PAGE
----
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Cancer Lett. 2017 Oct 1;405:73-78. doi: 10.1016/j.canlet.2017.07.019. Epub 2017 Jul 26.

Efficacy of the CDK inhibitor dinaciclib in vitro and in vivo in T-cell acute lymphoblastic leukemia.

Author information

1
Division of Translational Cancer Research, Department of Laboratory Medicine, Lund University, Lund, Sweden; Lund Stem Cell Center, Department of Laboratory Medicine, Lund University, Lund, Sweden.
2
Division of Translational Cancer Research, Department of Laboratory Medicine, Lund University, Lund, Sweden; Lund Stem Cell Center, Department of Laboratory Medicine, Lund University, Lund, Sweden. Electronic address: kazi.uddin@med.lu.se.

Abstract

T-cell acute lymphoblastic leukemia (T-ALL) is a heterogeneous disease of the blood affecting children, adolescents and adults. Although current treatment protocols for T-ALL have improved overall survival, a portion of T-ALL patients still experiences treatment failure. Thus, the development of novel therapies is needed. In this study, we used several patient-derived T-ALL cell lines to screen for an effective drug for T-ALL. Using a panel of 378 inhibitors against different kinases, we identified the CDK inhibitor dinaciclib as a potential drug for T-ALL. Dinaciclib treatment significantly reduced cell viability and completely blocked colony formation. Furthermore, cells treated with dinaciclib showed decreased expression of several pro-survival proteins including survivin, cyclin T1 and c-MYC. Dinaciclib treatment also increased accumulation of cells in G2/M phase and significantly induced apoptosis. Finally, dinaciclib extended survival of mice in a T-ALL cell xenograft model. Collectively, these data suggest that the CDK inhibitor dinaciclib is an active drug for T-ALL in the preclinical settings.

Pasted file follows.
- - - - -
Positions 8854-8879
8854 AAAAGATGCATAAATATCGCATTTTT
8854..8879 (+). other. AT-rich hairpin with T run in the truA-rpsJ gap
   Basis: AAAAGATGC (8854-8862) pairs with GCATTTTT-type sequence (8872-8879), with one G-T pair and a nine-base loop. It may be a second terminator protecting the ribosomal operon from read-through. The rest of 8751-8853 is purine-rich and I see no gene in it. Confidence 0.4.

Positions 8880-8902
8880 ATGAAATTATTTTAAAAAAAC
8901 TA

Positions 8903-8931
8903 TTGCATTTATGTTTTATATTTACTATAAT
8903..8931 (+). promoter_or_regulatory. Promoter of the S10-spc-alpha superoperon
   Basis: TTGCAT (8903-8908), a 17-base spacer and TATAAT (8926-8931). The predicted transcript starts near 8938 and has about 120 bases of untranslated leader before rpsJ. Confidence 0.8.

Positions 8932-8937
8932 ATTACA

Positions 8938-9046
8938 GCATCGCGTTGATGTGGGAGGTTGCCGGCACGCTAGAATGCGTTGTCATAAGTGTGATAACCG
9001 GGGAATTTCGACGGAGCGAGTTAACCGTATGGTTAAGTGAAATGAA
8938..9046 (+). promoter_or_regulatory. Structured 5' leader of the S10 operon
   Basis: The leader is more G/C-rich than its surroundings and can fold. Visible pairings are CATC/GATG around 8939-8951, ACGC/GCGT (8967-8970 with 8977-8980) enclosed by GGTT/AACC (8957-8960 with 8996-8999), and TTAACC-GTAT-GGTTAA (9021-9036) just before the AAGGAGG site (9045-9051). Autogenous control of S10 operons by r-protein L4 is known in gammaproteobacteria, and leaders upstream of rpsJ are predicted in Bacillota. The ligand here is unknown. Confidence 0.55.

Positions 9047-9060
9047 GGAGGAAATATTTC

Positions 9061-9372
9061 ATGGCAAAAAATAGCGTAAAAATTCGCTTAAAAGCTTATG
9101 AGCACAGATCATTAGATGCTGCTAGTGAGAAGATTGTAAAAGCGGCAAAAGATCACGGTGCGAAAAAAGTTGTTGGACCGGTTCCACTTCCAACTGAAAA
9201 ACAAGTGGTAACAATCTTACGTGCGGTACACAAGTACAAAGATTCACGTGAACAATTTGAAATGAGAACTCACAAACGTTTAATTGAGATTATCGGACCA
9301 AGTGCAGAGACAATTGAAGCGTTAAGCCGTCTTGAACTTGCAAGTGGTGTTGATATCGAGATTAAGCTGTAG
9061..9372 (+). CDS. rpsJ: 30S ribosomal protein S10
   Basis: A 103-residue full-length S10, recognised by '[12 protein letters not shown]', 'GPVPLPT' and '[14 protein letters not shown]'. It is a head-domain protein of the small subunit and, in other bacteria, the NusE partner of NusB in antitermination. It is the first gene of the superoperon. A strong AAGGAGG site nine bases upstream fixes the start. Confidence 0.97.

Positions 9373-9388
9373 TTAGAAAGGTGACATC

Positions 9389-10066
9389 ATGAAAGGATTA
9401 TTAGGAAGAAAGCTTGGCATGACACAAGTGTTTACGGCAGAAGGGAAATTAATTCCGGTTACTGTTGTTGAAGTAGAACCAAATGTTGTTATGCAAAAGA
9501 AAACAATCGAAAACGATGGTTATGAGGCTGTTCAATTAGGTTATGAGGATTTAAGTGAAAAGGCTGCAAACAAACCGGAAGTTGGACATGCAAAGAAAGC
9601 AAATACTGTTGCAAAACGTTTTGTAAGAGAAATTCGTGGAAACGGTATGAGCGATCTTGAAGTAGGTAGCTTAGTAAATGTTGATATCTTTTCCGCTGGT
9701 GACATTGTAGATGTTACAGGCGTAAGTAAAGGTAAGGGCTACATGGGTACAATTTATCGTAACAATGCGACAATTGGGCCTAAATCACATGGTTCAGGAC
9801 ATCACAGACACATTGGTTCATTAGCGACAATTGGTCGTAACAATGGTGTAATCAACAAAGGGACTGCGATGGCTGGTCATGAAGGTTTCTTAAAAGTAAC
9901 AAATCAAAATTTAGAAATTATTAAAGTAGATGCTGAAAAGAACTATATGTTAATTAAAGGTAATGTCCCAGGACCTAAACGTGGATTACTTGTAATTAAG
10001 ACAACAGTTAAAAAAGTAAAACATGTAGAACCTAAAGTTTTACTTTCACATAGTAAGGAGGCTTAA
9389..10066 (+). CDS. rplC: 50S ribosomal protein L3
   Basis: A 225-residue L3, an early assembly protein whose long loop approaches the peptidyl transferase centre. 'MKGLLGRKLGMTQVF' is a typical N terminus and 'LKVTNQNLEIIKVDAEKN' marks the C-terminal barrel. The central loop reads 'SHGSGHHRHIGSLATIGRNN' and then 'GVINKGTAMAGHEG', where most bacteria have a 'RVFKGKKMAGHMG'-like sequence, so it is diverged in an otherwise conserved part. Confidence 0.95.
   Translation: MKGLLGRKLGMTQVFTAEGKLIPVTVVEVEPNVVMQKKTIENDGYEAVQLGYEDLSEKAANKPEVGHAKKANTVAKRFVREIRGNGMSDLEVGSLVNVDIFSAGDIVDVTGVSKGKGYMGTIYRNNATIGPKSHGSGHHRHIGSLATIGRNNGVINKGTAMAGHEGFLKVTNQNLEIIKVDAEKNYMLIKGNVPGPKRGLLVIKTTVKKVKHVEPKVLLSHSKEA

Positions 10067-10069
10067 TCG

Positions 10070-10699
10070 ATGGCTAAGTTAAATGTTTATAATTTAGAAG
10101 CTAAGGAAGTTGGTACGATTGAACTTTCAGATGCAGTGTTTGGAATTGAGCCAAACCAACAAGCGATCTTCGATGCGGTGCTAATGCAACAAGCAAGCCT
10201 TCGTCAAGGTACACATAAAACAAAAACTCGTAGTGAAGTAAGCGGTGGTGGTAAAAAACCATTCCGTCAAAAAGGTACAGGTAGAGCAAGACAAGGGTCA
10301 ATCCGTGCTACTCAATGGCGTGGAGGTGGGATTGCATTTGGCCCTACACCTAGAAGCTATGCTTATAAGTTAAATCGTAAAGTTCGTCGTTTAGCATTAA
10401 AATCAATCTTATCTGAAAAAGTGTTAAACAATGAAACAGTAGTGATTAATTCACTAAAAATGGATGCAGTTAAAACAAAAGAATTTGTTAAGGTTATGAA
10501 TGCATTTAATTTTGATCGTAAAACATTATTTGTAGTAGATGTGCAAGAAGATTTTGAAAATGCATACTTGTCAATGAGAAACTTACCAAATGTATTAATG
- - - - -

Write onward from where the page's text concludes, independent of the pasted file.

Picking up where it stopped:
KEYWORDS:

Apoptosis; CDK inhibitor; Cell cycle; T-ALL

PMID:
28756008
DOI:
10.1016/j.canlet.2017.07.019
[Indexed for MEDLINE]

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